ATLANTA — Delta Air Lines CEO Ed Bastian announced Wednesday that the airline would halt new flight additions for the remainder of the year.
The Atlanta-based airline said they are making this move to help improve its operational reliability which could mean fewer delays and cancellations for passengers.
Since February, Delta has dealt with major issues trying to keep up with the demand of people flying amidst staffing shortages and flight cuts, but professor and aviation expert at Georgia Tech Laurie Garrow explained how these issues arose from changes that the airline made at the beginning of the pandemic.
“So at the start of COVID, Delta, and a lot of the U.S. airlines had to make the difficult decision to bring about half of their fleet, half of their planes, out of capacity. They also offered early retirement packages, in some cases furloughed a lot of their employees," Garrow said.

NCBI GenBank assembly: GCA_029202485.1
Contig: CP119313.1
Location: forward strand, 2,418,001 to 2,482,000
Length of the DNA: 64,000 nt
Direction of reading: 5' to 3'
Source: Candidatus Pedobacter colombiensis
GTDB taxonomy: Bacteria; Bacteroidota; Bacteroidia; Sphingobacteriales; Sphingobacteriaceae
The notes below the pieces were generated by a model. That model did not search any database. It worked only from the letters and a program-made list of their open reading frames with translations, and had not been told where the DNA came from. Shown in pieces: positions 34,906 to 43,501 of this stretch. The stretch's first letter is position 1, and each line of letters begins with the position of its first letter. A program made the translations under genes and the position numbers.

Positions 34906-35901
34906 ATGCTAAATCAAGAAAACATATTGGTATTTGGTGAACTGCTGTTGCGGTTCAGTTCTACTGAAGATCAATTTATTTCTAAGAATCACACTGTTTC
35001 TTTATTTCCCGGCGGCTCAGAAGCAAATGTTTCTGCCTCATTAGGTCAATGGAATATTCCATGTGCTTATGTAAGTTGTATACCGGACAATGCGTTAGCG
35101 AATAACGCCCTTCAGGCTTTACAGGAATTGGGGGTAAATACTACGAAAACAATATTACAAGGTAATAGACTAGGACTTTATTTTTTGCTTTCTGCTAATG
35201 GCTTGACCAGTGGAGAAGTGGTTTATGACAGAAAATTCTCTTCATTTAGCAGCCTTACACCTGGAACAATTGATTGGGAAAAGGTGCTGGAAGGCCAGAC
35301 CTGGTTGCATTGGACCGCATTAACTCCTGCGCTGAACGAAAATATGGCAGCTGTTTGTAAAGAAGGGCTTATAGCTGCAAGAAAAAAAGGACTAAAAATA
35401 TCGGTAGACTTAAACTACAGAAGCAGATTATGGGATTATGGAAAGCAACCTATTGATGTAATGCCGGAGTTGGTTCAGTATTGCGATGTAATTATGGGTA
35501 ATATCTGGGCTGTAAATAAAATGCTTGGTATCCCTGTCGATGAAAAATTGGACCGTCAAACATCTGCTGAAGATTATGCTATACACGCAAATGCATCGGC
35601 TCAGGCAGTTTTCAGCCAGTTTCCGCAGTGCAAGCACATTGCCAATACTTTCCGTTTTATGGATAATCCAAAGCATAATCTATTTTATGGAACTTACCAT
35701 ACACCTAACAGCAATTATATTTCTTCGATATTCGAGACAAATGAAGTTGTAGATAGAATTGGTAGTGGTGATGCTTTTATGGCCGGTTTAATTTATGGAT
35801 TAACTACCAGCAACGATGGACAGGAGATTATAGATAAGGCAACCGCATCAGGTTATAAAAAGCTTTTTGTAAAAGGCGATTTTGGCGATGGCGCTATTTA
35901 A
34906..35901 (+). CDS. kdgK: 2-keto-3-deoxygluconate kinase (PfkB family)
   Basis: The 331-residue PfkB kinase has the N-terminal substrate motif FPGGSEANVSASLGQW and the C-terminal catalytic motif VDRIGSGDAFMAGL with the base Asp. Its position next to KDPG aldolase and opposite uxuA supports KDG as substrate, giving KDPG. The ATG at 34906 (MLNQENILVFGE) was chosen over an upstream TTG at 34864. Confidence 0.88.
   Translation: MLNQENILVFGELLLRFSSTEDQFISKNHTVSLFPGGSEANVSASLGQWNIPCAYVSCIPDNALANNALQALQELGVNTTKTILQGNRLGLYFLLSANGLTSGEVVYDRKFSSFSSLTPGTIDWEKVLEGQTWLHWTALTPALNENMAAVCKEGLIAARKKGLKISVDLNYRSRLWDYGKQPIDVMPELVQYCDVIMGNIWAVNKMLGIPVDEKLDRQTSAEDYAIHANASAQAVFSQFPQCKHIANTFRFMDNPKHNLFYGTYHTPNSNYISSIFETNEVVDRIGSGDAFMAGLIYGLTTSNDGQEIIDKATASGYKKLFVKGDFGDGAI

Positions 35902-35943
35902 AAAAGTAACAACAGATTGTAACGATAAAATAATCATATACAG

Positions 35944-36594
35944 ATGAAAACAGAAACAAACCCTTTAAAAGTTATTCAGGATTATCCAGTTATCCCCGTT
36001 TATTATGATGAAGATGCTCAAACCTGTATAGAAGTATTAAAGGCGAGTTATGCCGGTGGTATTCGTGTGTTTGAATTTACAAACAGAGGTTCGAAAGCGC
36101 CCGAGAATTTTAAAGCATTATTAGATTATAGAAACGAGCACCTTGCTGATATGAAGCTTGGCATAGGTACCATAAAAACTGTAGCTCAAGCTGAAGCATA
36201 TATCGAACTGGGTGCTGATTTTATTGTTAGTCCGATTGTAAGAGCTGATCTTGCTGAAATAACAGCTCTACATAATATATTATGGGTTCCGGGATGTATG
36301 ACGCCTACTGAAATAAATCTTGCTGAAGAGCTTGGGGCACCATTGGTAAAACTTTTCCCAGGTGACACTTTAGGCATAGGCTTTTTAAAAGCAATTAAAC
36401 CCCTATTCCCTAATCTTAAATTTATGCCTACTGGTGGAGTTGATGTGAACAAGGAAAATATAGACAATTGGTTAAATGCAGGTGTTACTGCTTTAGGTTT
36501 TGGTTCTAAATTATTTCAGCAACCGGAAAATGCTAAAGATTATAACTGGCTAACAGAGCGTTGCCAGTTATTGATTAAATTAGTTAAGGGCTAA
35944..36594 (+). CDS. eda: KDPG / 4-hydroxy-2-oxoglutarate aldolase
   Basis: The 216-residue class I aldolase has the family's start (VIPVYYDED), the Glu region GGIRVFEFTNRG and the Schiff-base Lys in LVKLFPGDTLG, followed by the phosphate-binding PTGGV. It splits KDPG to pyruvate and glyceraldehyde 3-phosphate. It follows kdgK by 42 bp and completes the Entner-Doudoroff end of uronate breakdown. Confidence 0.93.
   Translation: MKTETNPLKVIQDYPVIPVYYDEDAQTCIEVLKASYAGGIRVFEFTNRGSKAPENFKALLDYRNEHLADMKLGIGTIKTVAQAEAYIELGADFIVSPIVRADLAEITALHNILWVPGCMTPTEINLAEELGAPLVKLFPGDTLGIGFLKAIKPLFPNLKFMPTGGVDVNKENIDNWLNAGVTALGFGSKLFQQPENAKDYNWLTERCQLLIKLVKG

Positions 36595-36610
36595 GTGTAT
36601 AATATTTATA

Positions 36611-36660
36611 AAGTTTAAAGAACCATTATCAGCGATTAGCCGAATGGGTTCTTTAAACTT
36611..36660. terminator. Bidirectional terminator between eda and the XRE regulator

Now, more than two years into the pandemic, travelers have let go of the fears of COVID-19 and are back flying the skies.
“People want to travel. They want to travel a lot, and right now, we're at a point where we don't have all the planes back in service,” Garrow said.
She said that this halt will allow Delta to get back on track.
“What they're saying is that look, we understand the balance better now and we're going to hold our number of planes we have in the sky, our resources constant until we make sure we get more of the pilots, flight attendants, mechanics where they need to be," she explained.
Garrow said passengers could expect this halt to only last through the third quarter which will give Delta a chance to prepare for the holiday season. However, passengers should continue to expect high air fares throughout the end of the year.